3. Hi Sushil,
    One of the benefits of Nokia phones is the ease of deploying apps to them. You don’t have to go through the Nokia Ovi Store, you can just put your app on a website to download.
    Using PhoneGap it’s really quite easy to create a web-based app and convert it to a Nokia app.
    Cheers,
    Mark

  4. Hi Sushil,
    One of the benefits of Nokia phones is the ease of deploying apps to them. You don’t have to go through the Nokia Ovi Store, you can just put your app on a website to download.
    Using PhoneGap it’s really quite easy to create a web-based app and convert it to a Nokia app.
    Cheers,
    Mark

  5. Ben Bonnet says:

    Sushil,
    This is a great summary of the differences between native and web apps. I share your optimism about web apps for a number of reasons. I really think it’s the easiest path forward and with learning organizations having limited resources, I see most of them adopting a web-heavy approach with their mobile learning. That is not to say that there isn’t room for native apps, especially those that can aggregate web content and those that allow for the learner to create learning content on their device. I am hoping we’ll see exploitation of the technological affordances (camera, accelerometer, GPS, etc.) to create learning rather than for consumption only. Mobile learning offers a two-way learning experience and that is a key differentiator for mobile.

  6. Ben Bonnet says:

    Sushil,
    This is a great summary of the differences between native and web apps. I share your optimism about web apps for a number of reasons. I really think it’s the easiest path forward and with learning organizations having limited resources, I see most of them adopting a web-heavy approach with their mobile learning. That is not to say that there isn’t room for native apps, especially those that can aggregate web content and those that allow for the learner to create learning content on their device. I am hoping we’ll see exploitation of the technological affordances (camera, accelerometer, GPS, etc.) to create learning rather than for consumption only. Mobile learning offers a two-way learning experience and that is a key differentiator for mobile.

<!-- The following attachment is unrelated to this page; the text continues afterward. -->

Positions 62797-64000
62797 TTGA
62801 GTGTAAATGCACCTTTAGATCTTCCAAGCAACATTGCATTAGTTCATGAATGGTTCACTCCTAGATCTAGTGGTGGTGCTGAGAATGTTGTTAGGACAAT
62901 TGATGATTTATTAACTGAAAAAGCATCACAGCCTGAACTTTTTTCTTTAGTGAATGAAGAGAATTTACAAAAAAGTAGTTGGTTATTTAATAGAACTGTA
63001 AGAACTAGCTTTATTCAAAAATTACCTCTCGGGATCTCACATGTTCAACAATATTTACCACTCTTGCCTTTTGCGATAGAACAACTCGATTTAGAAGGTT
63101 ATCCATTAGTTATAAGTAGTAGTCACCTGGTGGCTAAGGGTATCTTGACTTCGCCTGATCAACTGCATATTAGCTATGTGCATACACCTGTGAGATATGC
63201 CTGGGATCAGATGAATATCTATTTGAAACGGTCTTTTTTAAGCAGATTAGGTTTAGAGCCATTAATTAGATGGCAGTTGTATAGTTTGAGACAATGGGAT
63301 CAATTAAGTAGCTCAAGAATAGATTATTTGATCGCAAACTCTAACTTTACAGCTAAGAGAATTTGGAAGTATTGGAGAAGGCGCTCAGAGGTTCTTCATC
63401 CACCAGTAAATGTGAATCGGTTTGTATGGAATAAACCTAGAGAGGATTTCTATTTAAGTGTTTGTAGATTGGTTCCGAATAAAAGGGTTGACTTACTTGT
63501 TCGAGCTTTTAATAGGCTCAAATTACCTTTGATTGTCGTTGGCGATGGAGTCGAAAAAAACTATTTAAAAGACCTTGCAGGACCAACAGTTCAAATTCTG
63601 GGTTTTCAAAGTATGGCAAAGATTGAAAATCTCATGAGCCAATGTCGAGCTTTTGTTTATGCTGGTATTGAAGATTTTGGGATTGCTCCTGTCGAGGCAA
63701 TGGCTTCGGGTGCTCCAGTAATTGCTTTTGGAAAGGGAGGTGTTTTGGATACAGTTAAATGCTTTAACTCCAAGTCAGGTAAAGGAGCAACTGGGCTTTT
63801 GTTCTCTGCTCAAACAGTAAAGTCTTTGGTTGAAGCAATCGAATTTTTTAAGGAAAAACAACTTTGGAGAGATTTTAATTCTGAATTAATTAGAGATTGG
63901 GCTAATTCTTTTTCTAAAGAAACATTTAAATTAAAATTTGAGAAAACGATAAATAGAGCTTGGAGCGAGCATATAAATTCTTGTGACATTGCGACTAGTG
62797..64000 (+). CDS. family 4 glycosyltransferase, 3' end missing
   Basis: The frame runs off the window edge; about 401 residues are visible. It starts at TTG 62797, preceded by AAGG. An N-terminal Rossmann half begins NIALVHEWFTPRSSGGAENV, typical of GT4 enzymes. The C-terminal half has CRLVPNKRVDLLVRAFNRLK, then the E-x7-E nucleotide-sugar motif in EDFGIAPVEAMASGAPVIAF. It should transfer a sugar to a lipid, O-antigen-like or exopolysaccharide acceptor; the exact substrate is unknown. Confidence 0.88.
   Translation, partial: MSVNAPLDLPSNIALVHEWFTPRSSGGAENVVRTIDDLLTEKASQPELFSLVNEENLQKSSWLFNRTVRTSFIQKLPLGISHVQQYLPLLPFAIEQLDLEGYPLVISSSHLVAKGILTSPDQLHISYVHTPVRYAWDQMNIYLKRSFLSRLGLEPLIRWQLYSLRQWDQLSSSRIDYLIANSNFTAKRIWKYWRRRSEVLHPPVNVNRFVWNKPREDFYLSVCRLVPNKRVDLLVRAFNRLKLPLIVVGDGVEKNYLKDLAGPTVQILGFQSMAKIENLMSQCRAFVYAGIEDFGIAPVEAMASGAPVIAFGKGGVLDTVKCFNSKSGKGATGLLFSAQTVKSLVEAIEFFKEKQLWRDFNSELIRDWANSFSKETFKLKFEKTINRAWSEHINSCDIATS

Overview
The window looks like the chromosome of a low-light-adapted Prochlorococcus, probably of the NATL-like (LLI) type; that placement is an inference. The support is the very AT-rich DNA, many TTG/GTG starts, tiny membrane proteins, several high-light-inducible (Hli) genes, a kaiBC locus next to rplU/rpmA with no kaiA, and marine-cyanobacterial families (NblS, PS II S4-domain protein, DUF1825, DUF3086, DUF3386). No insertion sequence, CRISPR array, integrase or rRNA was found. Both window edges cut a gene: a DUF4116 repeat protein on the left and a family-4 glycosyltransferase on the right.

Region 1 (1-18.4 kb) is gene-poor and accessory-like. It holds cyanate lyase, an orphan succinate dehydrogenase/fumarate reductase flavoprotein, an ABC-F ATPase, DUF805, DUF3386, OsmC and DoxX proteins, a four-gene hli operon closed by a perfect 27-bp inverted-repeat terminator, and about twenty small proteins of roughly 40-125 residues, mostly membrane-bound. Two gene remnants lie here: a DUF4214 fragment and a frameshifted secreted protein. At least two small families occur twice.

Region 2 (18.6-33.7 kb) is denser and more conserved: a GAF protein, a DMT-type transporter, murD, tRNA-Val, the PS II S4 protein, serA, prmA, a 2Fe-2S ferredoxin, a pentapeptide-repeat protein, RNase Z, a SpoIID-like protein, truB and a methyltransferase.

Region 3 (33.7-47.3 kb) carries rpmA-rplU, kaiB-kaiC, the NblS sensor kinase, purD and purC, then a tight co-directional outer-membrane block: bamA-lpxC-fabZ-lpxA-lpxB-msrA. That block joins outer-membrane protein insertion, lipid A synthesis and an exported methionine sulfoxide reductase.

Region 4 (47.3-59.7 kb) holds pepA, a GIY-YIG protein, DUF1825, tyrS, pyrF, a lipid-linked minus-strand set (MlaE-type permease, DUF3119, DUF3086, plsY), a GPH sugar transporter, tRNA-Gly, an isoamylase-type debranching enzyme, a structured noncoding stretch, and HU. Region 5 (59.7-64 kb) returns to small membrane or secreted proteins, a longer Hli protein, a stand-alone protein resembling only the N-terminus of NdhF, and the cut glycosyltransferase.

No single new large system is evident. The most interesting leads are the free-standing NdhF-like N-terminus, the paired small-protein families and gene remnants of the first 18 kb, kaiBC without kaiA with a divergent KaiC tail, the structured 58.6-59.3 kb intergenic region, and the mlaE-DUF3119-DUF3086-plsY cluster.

7. I suggest staying away from any platforms that make the “write once & publish everywhere” promise. I can see the lure for beginning developers, those platforms typically offer the worst of both worlds. They don’t maximize the specific functionality of each device the way a true native app would nor are they as universal and easy to maintain as a good HTML5 web app.

  8. I suggest staying away from any platforms that make the “write once & publish everywhere” promise. I can see the lure for beginning developers, those platforms typically offer the worst of both worlds. They don’t maximize the specific functionality of each device the way a true native app would nor are they as universal and easy to maintain as a good HTML5 web app.

  9. […] big question is – Are you building web apps or native one? Sushil Kokate has discussed this here on our blog listing the benefits you get from choosing to go with either of […]

  10. […] big question is – Are you building web apps or native one? Sushil Kokate has discussed this here on our blog listing the benefits you get from choosing to go with either of […]